At Olswang, the client’s closest contact is partner David Zeffman, who guides on corporate issues, and partner John Enser on regulatory work.
Bazalgette says that a large part of O’Malley’s work will be coordinating those firms used by the media company across Europe for copyright work. “One of the major roles is one of coordination,” he says. “We’ve retained a local copyright firm in every country in Europe and those lawyers will need support, and hopefully, with Donagh, we’ll be able to coordinate and get the best out of them.”
O’Malley will not be faced with too many changing faces, though, as Bazalgette says the firms that the company instructs have stayed fairly stable. “We review them regularly, but there are no plans to shake up what we’ve done in the past,” he says. “There have been times when we have changed law firm – firms are always changing, with people always leaving and joining and firms merging. That’s in constant review, but in general we’re very happy with the firms we use.”
Olswang has picked up the vast majority of the corporate work. In May, partner Paul Lewis advised the company when it bought iCrunch for £370,000 cash and an issue of 1.11 million ordinary shares. iCrunch was advised by Dorsey & Whitney.
So far that is the company’s only major acquisition, but it has set up a number of link-ups with similar companies across Europe.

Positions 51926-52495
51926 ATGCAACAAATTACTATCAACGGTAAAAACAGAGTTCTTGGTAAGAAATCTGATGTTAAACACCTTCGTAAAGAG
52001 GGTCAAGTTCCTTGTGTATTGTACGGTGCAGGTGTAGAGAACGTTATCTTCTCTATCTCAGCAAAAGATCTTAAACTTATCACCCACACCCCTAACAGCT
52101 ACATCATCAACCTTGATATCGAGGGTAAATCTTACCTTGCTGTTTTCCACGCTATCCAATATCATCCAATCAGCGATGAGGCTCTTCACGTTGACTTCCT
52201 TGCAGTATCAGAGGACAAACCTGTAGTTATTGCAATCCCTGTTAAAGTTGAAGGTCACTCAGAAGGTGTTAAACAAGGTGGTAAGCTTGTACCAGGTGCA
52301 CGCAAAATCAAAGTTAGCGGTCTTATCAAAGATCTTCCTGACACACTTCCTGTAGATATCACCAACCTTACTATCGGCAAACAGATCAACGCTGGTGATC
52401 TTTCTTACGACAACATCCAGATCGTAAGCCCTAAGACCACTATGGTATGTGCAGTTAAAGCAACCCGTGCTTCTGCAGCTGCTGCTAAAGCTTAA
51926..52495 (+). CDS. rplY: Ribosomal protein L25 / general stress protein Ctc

O’Malley says he was attracted to moving in-house because of the variety of work on offer. “At Clifford Chance I was doing IP work, and at Olswang I joined the online team and got more commercial experience,” he says. “This position is an opportunity to bring that together with the pure IP.
“There’s the distribution side of the business as well as making sure that whatever contracts need to be in place are in place. Then there’s the advisory side, the branding side, the regulatory side and the lobbying side.”
O’Malley will be responsible for driving Music Choice’s government lobbying strategy, as the company is one of the founders of the European Digital Media Association (EDiMA). Because the industry is changing so rapidly and is subject to increasing regulation, it is important for the company to be involved in this area.
With Music Choice being home to 100 employees, there are no plans to add to O’Malley in the fledgling legal department, although Bazalgette insists that there will be plenty to keep him busy. The company has doubled in size over the last year and only this month announced that its turnover for the first half-year of 2001 had risen by 68 per cent to £3.8m. It has just launched interactive television services in the UK and Sweden, with rollouts planned across other major markets, starting with Spain.
And against a background of economic downturn, Music Choice has moved into profitability, now claiming to have £34m in the bank.
You get the feeling that O’Malley will not have too long to find his feet.
Head of legal
Music Choice Europe
|Organisation||Music Choice Europe|
|Head of legal||Donagh O’Malley|
|Reporting to||Chief executive officer Simon Bazalgette|
|Main law firms||Olswang and Davenport Lyons|